Second, the Solemnity of the Annunciation instructs us that our YES to God matures day after day. Pope Emeritus Benedict XVI writes: How often in these situations must Mary have returned inwardly to the hour when God’s angel had spoken to her, pondering afresh the greeting: ‘Rejoice, full of grace!’ and the consoling words: ‘Do not be afraid!’ The angel departs; her mission remains, and with it matures her inner closeness to God, a closeness that in her heart she is able to see and touch.
Third, the Solemnity of the Annunciation makes us more aware that of the trinitarian dimension present in it. Hans Urs Von Balthasar notes: The scene of the Annunciation merits consideration for another reason, too: it is not only wholly Christological; it is wholly trinitarian as well…The angel’s initial salutation…brings her the greeting of the ‘Lord’, Yahweh, the Father…she will give birth to the ‘Son of the Most High’…the Holy Spirit will overshadow her…
Fourth, the Solemnity of the Annunciation shows that the human race’s Yes to God was represented in a woman’s YES, Mary. St Pope John Paul II underlines this point when he said: The whole ecclesial movement of women can and should reflect the light of Gospel revelation, according to which a woman, as the representative of the human race, was called to give her consent to the Incarnation of the Word. It is the account of the Annunciation that suggests this truth when it tells that only after the “fiat” of Mary, who consented to be the Mother of the Messiah, did ‘the angel depart from her’ (Lk. 1:38). The angel had completed his mission: he could bring to God humanity’s “yes”, spoken by Mary of Nazareth.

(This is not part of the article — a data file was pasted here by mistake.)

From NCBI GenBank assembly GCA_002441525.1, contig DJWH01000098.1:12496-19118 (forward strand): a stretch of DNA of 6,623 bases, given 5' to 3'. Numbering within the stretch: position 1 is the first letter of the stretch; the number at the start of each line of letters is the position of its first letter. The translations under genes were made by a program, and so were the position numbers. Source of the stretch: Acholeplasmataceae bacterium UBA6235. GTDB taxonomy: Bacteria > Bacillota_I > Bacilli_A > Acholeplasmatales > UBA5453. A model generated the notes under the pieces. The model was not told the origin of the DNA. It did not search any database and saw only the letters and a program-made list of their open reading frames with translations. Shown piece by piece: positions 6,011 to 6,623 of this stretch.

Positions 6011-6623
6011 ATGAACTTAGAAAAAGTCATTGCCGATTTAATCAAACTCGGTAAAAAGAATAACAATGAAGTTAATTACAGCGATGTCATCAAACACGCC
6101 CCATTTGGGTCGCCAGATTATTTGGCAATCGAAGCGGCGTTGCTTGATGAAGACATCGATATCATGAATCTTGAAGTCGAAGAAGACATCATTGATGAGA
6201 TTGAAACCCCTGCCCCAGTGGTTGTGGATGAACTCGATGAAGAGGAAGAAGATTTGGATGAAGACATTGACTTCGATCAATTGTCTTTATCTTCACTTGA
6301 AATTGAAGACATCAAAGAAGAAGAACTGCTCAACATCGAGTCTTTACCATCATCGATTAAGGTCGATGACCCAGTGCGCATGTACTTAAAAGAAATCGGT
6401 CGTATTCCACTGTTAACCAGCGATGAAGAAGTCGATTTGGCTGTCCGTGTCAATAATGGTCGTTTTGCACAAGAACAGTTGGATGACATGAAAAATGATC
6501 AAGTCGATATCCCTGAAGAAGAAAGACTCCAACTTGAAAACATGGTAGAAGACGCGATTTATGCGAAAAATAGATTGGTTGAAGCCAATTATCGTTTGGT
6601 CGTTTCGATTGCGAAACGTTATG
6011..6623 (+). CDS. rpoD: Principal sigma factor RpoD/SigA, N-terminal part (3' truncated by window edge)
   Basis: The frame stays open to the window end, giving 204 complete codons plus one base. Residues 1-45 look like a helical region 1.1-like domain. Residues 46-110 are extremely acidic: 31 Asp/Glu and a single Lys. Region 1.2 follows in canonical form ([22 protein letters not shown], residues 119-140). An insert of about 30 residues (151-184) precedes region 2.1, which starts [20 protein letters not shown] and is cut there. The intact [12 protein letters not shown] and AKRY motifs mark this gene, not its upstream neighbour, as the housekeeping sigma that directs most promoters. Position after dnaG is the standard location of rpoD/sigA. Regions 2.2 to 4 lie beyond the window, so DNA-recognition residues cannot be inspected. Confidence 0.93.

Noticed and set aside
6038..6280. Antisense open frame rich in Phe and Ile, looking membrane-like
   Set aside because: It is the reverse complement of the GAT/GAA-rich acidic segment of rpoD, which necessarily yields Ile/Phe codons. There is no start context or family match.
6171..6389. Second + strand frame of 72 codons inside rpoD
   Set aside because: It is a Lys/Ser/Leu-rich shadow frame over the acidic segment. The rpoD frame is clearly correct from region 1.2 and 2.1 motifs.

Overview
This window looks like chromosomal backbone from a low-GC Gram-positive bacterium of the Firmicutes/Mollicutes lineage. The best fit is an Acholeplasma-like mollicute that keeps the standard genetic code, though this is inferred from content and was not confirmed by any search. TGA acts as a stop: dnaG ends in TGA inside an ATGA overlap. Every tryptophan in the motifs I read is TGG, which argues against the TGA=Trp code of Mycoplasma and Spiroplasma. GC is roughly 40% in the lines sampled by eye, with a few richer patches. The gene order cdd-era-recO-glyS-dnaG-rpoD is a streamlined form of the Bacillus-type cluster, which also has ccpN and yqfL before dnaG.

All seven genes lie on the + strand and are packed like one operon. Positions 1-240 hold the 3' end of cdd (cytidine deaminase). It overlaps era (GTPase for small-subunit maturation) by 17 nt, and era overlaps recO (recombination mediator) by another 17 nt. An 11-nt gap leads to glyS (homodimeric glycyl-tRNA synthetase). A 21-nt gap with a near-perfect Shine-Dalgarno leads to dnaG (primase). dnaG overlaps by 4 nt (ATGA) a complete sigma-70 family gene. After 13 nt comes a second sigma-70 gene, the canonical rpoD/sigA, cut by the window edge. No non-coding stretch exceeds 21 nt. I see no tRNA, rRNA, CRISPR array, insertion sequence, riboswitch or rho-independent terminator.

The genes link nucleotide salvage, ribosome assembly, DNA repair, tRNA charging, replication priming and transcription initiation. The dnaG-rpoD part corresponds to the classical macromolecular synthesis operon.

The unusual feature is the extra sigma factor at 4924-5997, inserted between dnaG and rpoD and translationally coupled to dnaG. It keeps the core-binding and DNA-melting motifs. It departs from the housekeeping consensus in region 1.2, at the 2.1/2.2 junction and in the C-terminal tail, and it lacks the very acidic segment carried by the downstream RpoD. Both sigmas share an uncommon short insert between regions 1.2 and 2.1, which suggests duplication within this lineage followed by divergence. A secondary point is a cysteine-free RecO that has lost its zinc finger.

Fifth, the Solemnity of the Annunciation unravels that Mary’s YES came from a pure noble soul. The German Catholic theologian, Karl Adam, wrote: But all the sublimity of Mary’s moral personality, all the depth of her virginal devotion, and all the strength of her faith culminate in the word which she spoke to the angel: ‘Behold the handmaid of the Lord, be it done unto me according to thy word.’ These were no common, everyday words…They were words out of the depths and recesses of a soul that was pure and noble beyond all earthly measure, words that were her being, her expression, her achievement…
Sixth, the Solemnity of the Annunciation describes God’s enfleshed love for the new humanity in Mary. The Venerable Archbishop Fulton J. Sheen presents the following reflection: When the angel appeared to Mary, God was announcing this love for the new humanity. It was the beginning of a new earth, and Mary became ‘a flesh-girt Paradise to be gardened by the new Adam.’ As in the first garden Eve brought destruction, so in the garden of her womb, Mary would now bring Redemption.